“We love our children better if they are wearing cute clothes.”
It sounds funny, but really, if they are wearing stained clothes or ragged, tired jeans, they look unkempt. But if they are wearing clothes that we picked out with care (yes, it can even be from a yard sale pile of .25 clothes) we will feel happier.
Funny but true.

I have recently been appreciating the idea of clearing out everything that does’t spark joy or have a good purpose… How many items do I have in my home simply because someone gave it to me, or I got it for a really good deal, but silently strongly dislike? Of course, I won’t use it if I hate it. So let’s do the deed and eliminate unwanted stuff in our homes.
Make it a place of beauty and purpose.

I love shopping with my sisters because they are quite gifted at style on a budget.
They have eagle eyes for flaws in used items. They have taught me to ask myself,
“Does it look worn?
Would I pay full price for this?
If I only had six tops in my closet, would this be one of them?”
The goal is in quality, not quantity.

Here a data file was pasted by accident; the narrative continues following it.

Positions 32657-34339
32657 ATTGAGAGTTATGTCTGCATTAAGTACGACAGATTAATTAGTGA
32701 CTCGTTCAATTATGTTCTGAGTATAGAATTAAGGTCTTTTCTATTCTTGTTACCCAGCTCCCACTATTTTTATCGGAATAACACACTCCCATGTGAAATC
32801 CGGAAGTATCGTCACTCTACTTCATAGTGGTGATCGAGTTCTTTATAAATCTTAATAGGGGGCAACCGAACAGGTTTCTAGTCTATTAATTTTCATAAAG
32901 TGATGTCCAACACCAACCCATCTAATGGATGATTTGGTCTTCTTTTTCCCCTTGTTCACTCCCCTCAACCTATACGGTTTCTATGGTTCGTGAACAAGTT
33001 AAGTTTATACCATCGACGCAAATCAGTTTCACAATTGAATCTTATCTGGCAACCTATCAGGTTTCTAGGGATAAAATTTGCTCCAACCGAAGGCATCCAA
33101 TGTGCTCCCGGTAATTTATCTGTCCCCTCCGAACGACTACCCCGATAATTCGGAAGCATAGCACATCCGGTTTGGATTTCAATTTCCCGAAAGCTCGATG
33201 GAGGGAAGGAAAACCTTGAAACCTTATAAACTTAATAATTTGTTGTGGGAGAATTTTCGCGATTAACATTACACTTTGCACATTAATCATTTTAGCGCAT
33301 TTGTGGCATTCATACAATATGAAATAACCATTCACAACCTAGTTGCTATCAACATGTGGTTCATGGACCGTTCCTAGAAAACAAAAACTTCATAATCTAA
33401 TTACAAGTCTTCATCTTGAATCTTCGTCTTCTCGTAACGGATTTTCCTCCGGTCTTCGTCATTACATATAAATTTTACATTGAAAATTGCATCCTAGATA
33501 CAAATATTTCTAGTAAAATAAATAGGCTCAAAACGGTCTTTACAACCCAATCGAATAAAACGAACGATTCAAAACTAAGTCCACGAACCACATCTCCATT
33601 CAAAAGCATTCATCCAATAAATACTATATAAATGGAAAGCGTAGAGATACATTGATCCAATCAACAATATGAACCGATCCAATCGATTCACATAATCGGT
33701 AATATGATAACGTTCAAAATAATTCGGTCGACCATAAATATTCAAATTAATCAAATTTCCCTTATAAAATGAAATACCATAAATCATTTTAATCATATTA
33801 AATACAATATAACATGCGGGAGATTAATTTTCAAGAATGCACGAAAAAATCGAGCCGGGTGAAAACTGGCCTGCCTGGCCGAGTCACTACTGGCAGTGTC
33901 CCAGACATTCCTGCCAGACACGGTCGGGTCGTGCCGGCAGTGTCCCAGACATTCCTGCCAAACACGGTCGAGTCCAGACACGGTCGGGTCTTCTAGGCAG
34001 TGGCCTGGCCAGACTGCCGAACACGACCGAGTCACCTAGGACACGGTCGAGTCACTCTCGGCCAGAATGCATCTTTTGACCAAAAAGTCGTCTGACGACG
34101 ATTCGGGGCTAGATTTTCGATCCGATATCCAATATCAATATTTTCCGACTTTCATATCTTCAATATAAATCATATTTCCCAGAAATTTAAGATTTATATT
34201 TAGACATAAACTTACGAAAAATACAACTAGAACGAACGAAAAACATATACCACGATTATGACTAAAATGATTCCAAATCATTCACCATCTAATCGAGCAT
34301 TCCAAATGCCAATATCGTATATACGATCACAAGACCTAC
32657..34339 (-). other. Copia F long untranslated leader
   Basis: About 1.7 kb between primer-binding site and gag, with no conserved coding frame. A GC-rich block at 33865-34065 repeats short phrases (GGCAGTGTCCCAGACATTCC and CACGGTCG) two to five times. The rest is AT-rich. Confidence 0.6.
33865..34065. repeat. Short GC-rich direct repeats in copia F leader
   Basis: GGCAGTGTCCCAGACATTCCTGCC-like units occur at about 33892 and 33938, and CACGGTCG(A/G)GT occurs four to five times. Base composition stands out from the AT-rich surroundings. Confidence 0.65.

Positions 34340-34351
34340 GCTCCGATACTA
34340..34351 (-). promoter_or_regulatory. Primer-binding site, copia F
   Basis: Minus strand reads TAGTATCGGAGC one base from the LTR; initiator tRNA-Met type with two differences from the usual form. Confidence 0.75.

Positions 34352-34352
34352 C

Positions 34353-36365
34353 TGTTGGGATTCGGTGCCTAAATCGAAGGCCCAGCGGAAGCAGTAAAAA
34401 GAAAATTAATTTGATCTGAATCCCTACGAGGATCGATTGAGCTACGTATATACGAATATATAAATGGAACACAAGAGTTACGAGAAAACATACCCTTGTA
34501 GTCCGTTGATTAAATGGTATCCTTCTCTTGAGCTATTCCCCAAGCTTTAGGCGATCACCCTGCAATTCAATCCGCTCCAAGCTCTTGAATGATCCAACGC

A good deal isn’t always a good deal.

But the break down easily happens in children’s clothes.
When they grow like weeds, and look like the dirt that grows on them after a long afternoon in the yard, they DO need play clothes that allow for grass-stained knees and dirt.
Praise the Lord for a washing machine and yard sales on days like these.

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For some of us, shopping online versus shopping thrift stores is a better option.
Some seasons don’t allow for piling children into the minivan and braving long hours of half-price day thrift shopping or yard sale browsing.
There are seasons for all of us, and there is no right way for everyone.

So cut yourself some slack and embrace your season, your sanity, and realistic opportunities.

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I’ve had some really lovely second-hand finds, like a Gymboree pea coat for .25 or new with tags Carters items for a whopping quarter. I love when the handwritten sign on the yard sale table says “Children’s clothes: .25 or fill a bag for $5.” I carefully sort through and pull out the nearly new ones, even if they are not the right size or gender for my children.